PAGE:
Investor pessimism worst since 2008 global financial crisis: BofA survey

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Expectations for global growth and corporate earnings have plunged to a record low, according to a monthly survey by BofA fund managers, as cash levels hit their highest level in more than two decades as investors reduce their exposure to risky assets .

Conducted July 8-15 among nearly 300 investors overseeing $800 billion in assets under management, the survey revealed a “level of investor pessimism” reaching beyond the depths of the COVID-19 pandemic and crisis. world financial year of 2008.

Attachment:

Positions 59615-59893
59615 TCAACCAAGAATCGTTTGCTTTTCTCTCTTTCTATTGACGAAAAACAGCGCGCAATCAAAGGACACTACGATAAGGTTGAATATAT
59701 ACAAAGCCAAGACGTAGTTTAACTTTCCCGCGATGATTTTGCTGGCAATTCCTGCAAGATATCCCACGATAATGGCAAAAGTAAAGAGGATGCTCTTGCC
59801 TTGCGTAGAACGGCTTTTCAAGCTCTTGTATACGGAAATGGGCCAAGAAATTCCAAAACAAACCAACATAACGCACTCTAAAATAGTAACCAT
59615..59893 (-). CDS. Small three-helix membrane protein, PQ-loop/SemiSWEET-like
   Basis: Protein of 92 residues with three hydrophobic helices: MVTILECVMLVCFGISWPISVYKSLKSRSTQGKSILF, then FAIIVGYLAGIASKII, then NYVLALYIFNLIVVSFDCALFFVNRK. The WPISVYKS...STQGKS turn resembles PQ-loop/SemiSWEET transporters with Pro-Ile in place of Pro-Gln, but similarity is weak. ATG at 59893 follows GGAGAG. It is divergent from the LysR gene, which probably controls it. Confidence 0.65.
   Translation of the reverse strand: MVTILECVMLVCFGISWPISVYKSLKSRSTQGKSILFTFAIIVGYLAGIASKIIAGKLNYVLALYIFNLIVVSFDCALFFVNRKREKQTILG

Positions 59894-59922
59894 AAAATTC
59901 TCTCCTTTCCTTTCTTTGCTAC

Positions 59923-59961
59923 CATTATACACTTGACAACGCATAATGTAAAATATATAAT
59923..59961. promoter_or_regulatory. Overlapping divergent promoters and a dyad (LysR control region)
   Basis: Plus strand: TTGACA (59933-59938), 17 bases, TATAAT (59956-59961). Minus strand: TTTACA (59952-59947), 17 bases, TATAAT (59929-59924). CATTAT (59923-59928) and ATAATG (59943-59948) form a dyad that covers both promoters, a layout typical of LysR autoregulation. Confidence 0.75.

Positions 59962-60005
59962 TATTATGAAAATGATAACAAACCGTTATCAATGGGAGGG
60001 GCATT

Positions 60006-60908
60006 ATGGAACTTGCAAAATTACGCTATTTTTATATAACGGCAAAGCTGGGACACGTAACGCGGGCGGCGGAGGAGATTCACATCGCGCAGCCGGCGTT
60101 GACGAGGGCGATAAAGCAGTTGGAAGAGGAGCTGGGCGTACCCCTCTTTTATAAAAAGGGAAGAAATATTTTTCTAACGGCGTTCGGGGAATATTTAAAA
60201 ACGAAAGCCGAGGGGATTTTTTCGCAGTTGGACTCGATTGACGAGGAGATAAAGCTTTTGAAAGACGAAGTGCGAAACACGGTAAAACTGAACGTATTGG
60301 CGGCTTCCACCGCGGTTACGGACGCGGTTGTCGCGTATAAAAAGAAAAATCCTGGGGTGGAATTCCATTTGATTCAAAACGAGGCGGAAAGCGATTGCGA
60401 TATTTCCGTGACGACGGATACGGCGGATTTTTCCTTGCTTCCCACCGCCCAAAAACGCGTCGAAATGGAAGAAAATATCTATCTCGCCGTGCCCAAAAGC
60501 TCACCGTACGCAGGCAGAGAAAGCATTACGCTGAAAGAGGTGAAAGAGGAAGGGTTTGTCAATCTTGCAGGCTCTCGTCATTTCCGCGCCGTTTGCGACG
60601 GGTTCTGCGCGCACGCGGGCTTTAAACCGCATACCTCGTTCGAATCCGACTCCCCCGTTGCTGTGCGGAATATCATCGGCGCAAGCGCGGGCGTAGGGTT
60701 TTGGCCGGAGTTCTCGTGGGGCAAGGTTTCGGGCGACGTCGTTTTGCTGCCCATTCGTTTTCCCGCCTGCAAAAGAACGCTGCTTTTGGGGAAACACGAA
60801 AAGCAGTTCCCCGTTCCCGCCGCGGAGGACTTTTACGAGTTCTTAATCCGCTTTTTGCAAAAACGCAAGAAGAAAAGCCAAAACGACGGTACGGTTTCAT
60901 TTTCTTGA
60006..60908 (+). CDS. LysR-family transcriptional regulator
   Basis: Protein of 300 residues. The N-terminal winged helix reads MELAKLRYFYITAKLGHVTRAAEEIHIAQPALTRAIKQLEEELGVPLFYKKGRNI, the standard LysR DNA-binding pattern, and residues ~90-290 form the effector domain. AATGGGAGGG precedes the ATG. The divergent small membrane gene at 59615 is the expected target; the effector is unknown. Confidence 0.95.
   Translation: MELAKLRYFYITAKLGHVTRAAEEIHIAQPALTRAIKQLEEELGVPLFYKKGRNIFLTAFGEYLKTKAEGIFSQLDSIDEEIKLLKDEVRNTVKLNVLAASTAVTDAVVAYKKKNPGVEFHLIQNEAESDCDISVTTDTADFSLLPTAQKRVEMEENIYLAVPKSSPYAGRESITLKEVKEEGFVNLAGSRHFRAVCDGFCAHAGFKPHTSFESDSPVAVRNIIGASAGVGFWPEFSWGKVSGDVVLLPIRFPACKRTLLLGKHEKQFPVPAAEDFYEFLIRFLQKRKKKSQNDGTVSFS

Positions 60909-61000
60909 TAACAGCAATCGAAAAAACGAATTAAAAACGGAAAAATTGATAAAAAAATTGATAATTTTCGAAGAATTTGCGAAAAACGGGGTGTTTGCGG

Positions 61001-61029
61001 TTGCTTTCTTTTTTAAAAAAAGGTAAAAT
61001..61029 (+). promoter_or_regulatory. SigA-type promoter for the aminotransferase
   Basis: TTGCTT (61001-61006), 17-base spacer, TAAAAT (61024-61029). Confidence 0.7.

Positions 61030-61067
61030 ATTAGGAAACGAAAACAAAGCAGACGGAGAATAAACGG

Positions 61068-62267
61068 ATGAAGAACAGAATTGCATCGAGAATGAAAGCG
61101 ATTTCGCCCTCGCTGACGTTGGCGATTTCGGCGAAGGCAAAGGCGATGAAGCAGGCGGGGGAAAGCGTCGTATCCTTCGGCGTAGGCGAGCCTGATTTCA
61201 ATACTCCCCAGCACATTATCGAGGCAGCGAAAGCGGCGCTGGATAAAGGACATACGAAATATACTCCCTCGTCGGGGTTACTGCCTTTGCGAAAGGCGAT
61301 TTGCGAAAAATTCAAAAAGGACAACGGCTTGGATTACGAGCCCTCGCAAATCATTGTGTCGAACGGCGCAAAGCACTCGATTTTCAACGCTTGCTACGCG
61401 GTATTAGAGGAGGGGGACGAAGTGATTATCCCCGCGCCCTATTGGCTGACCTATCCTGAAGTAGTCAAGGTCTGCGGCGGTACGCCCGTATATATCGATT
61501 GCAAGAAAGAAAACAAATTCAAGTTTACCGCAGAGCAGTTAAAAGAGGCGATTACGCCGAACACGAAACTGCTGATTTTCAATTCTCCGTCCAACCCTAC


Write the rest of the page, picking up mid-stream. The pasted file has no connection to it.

Investors raised their level of cash to more than 6%, the highest since October 2001, while equity allocations fell to levels not seen during the collapse of Lehman Brothers in 2008.

Fears of a recession have risen to levels last seen in May 2020, while investor sentiment remains at a “bearish” high, the U.S. investment bank said.

While three-quarters of fund managers surveyed expect inflation to decline over the next 12 months, the backdrop remains “stagflationary” with high inflation and slowing growth supporting sentiment.

Long US Dollars were the most traded in July, followed by Long Oil/Commodities and Long ESG Assets. The prospect of persistently high inflation was the main tail risk for global markets, followed by a global recession. The Russian-Ukrainian conflict has fallen to No. 5.

Half of investors surveyed want companies to strengthen their balance sheets, while less than a third would like to see more capital spending.

(This story has not been edited by Business Standard staff and is auto-generated from a syndicated feed.)

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